Square Enix’s Shinji Hashimoto and Motomu Toriyama visited Singapore (photos and videos of the meet-the-fans event here) this week as part of an Asia tour to promote Lightning Returns: Final Fantasy XIII (PS3) and the upcoming English and Asian (Chinese/Korean) releases of Final Fantasy X/X-2 HD Remaster for the PS3 and PS Vita.
A group media interview session with the two Square Enix creators was held for the local gaming press while they were here, with Toriyama taking questions relating to LRFF13 (we’ll be publishing that interview later on the site) and Hashimoto handling the questions for Final Fantasy X/X-2 HD Remaster.
Although the Singapore gaming press was supposed to ask Hashimoto only questions relating to FFX/X-2 HD Remaster, since Hashimoto is Senior Executive Managing Officer at Square Enix, and the corporate executive in charge of games publisher’s 1st Production Department, we (and the other publications in attendance) simply had to try our luck and ask about future Final Fantasy titles as well.
Hashimoto-san very graciously took our questions. This is what he said (through a translator):
—In Lightning Returns: Final Fantasy XIII as well as Final Fantasy XV, the battle systems are real-time in nature, like in most action RPGs, as opposed to the turn-based Active Time Battle combat systems utilised in past Final Fantasy games (such as in X/X-2 HD Remaster).
Will we see the return of a purely turn-based ATB in future Final Fantasy games, or does Hashimoto feel that the real-time combat systems are a natural progression and evolution of the turn-based ATB systems?
Shinji Hashimoto: When we approach the game design of Final Fantasy titles, we don’t really think of it as “this or that is the right direction to take the series in”.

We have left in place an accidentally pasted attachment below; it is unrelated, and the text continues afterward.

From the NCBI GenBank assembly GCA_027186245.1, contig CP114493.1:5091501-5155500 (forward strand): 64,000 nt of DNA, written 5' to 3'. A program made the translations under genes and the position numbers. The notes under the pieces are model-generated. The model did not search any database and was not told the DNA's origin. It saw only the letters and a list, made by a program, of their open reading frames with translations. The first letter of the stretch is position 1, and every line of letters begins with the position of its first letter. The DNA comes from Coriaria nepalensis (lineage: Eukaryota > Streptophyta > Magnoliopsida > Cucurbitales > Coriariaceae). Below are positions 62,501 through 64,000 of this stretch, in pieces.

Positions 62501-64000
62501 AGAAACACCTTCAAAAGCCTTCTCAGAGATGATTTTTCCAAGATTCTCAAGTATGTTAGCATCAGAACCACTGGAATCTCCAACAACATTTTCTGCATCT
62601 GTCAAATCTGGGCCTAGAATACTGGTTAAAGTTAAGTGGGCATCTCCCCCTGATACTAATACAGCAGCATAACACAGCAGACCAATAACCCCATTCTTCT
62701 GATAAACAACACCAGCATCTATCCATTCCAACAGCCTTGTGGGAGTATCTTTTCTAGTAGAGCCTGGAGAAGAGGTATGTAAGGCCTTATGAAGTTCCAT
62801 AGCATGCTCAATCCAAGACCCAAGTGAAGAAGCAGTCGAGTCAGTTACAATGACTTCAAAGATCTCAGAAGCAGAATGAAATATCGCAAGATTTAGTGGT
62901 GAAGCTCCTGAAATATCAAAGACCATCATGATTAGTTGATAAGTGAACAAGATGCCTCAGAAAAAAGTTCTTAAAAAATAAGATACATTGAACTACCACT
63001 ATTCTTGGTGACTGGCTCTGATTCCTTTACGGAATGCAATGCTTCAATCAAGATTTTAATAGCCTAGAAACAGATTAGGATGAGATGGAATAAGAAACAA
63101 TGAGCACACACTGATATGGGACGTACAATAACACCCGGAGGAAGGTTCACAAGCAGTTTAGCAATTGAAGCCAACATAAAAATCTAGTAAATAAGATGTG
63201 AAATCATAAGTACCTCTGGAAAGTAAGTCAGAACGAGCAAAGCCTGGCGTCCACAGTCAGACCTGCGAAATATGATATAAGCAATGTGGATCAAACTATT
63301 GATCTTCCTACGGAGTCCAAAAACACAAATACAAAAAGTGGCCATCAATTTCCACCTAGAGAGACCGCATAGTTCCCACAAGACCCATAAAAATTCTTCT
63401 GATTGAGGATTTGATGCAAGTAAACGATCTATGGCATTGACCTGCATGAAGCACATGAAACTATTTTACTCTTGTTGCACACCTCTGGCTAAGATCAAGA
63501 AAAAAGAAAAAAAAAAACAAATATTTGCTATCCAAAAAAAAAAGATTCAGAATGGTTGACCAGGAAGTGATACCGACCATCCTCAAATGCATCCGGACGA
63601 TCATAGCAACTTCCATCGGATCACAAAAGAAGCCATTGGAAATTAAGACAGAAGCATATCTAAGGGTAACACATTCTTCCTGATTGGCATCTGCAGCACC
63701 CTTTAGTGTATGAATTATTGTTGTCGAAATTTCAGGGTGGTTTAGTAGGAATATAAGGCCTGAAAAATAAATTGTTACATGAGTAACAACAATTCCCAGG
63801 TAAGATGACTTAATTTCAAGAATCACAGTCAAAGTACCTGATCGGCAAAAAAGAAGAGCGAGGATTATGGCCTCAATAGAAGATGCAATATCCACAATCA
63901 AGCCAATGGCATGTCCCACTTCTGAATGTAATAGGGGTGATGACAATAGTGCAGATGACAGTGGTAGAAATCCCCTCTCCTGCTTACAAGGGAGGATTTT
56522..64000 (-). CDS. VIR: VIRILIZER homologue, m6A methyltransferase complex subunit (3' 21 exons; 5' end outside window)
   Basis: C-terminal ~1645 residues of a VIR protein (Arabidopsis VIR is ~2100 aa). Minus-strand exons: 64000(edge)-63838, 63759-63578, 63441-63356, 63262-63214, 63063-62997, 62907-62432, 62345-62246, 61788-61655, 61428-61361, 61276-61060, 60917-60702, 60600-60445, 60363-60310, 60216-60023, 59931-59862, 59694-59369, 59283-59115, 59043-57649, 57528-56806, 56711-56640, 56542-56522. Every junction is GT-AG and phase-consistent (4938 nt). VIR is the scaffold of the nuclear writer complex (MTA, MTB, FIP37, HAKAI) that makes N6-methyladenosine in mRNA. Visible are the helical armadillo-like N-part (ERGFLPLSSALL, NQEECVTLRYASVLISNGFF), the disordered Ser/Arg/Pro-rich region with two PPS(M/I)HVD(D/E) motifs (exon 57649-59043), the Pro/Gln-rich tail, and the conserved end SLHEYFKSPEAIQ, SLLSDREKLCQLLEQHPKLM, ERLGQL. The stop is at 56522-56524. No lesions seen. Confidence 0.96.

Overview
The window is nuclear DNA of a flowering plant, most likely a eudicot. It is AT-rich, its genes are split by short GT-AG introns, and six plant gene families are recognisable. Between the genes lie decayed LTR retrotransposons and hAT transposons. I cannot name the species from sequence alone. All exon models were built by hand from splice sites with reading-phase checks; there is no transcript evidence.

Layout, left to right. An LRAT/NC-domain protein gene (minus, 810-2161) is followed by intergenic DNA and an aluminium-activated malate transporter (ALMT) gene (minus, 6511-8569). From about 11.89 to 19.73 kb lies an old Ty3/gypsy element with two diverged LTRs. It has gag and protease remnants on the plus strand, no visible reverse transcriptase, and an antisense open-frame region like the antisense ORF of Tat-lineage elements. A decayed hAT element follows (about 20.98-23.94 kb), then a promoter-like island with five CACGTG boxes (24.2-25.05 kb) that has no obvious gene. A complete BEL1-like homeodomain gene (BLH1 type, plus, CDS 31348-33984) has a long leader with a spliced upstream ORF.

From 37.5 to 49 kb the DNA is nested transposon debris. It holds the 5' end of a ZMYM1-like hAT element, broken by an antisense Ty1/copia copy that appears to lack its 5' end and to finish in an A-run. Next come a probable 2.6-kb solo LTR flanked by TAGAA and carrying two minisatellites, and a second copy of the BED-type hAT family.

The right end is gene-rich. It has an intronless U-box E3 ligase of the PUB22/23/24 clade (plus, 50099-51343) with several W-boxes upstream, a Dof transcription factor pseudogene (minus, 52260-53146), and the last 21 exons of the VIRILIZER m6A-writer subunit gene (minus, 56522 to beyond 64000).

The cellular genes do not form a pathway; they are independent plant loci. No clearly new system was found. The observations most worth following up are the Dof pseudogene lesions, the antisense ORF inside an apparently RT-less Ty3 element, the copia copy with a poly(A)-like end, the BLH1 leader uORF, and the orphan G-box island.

Rather, every single time what we aim to do is to put out a great title that surpass the expectations of the previous instalment.
So for instance, even for the Final Fantasy XIII series, the games have changed a lot.
As for how each new instalment is changed from previous games, that really depends on what the director of the new title thinks will make it a great game that surpasses the previous title.
With regards to the battle system, as the director heads into the planning stages for a new Final Fantasy title, depending on what he feels will be great, he may sometimes end up deciding to go with a turn-based ATB system, or a real-time one.
Whichever the case, what the director is expected to do is to always look ahead, always look towards the future to try and find what the right direction for the next Final Fantasy game should be, and to utilise the right battle system for that vision.
—In Final Fantasy X/X-2 HD Remaster, there is a 30-minute-long audio episode included in which Auron’s daughter meets Tidus. What was the intention with including this audio episode, and might it possibly lead to a Final Fantasy X-3?
Hashimoto: That’s not really our intentions with including the audio episode.
Since we’re revisiting Final Fantasy X and X-2, which were released about 10 years ago, the series’ scenario writer Kazushige Nojima and character designer Tetsuya Nomura had a discussion and thought that the HD Remaster release would be a good opportunity for them to include this additional story episode [and expand upon the univese a little further].